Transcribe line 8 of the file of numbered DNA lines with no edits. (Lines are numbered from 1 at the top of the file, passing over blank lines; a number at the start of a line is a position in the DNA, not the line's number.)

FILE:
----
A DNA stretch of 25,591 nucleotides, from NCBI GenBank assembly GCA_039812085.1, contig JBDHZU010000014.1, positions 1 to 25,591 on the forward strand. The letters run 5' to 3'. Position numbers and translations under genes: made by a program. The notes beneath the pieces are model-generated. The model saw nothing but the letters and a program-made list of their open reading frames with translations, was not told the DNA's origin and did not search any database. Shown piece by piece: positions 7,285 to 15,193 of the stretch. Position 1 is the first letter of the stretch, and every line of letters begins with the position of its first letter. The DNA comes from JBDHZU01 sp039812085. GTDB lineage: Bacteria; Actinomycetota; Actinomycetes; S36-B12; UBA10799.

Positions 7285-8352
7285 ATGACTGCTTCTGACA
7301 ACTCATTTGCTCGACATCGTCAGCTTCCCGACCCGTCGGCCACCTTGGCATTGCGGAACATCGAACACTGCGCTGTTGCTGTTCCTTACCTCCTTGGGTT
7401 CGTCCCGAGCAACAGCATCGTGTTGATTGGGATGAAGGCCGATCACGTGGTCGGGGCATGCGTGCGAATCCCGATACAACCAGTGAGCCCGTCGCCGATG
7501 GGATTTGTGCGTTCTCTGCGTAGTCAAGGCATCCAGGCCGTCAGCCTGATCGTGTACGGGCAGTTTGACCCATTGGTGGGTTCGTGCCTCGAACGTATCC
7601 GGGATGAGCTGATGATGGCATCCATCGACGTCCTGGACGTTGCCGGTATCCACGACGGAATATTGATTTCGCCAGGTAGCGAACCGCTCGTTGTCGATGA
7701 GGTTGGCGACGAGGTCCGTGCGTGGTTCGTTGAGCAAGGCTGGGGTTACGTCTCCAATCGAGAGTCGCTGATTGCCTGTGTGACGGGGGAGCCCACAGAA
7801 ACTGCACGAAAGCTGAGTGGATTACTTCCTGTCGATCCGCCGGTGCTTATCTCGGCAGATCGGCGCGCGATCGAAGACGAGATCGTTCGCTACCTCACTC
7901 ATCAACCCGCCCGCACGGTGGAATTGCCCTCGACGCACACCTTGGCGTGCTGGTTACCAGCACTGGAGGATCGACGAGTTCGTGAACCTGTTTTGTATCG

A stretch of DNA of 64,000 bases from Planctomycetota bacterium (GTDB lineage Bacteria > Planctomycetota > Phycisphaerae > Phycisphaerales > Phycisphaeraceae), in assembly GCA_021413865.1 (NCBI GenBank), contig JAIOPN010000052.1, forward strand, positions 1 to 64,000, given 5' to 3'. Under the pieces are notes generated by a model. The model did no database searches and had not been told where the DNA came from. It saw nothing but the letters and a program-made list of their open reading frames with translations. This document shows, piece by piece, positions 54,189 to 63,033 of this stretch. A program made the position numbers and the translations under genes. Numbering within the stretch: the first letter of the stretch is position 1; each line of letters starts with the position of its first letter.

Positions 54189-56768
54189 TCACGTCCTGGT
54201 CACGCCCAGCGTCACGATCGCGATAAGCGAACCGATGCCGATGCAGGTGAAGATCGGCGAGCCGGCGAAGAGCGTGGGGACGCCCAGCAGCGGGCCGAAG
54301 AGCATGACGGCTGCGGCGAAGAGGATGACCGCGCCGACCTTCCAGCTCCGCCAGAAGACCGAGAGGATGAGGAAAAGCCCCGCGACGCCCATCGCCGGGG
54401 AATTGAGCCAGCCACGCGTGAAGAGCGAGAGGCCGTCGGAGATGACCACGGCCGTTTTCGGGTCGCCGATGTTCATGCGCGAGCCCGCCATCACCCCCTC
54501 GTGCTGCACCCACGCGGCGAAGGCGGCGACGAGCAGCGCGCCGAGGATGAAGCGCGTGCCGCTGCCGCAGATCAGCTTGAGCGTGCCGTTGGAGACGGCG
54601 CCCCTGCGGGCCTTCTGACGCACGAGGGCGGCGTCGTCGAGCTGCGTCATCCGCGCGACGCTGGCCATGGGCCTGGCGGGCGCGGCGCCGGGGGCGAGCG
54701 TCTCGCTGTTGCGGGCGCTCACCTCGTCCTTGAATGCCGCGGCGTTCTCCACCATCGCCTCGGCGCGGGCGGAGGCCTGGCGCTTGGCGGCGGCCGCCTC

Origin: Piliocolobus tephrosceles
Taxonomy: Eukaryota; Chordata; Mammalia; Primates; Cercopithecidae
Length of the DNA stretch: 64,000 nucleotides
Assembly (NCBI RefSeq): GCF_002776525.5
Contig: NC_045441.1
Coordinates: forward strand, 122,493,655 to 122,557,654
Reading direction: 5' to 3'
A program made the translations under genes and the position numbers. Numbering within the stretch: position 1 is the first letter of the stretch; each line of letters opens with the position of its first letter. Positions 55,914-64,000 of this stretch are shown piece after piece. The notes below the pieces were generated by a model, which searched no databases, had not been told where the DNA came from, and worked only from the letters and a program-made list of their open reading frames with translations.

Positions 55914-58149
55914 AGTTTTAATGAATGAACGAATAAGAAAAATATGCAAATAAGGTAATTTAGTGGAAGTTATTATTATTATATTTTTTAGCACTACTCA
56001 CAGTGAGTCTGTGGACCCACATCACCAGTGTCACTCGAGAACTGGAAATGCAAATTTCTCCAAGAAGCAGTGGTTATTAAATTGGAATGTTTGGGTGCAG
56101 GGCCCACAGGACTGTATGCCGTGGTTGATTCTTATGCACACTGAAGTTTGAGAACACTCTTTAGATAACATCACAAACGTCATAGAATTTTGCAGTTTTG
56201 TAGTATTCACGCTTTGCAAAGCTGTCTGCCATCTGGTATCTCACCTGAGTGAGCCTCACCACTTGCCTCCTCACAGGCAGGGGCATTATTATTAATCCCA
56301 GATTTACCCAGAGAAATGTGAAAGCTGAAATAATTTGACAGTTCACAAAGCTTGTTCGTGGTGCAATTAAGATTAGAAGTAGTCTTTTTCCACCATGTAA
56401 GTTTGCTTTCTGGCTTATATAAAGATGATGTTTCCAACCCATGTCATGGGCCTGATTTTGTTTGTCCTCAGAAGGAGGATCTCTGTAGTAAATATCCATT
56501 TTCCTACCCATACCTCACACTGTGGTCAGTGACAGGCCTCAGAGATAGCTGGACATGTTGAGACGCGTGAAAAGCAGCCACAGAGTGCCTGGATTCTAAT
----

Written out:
7701 GGTTGGCGACGAGGTCCGTGCGTGGTTCGTTGAGCAAGGCTGGGGTTACGTCTCCAATCGAGAGTCGCTGATTGCCTGTGTGACGGGGGAGCCCACAGAA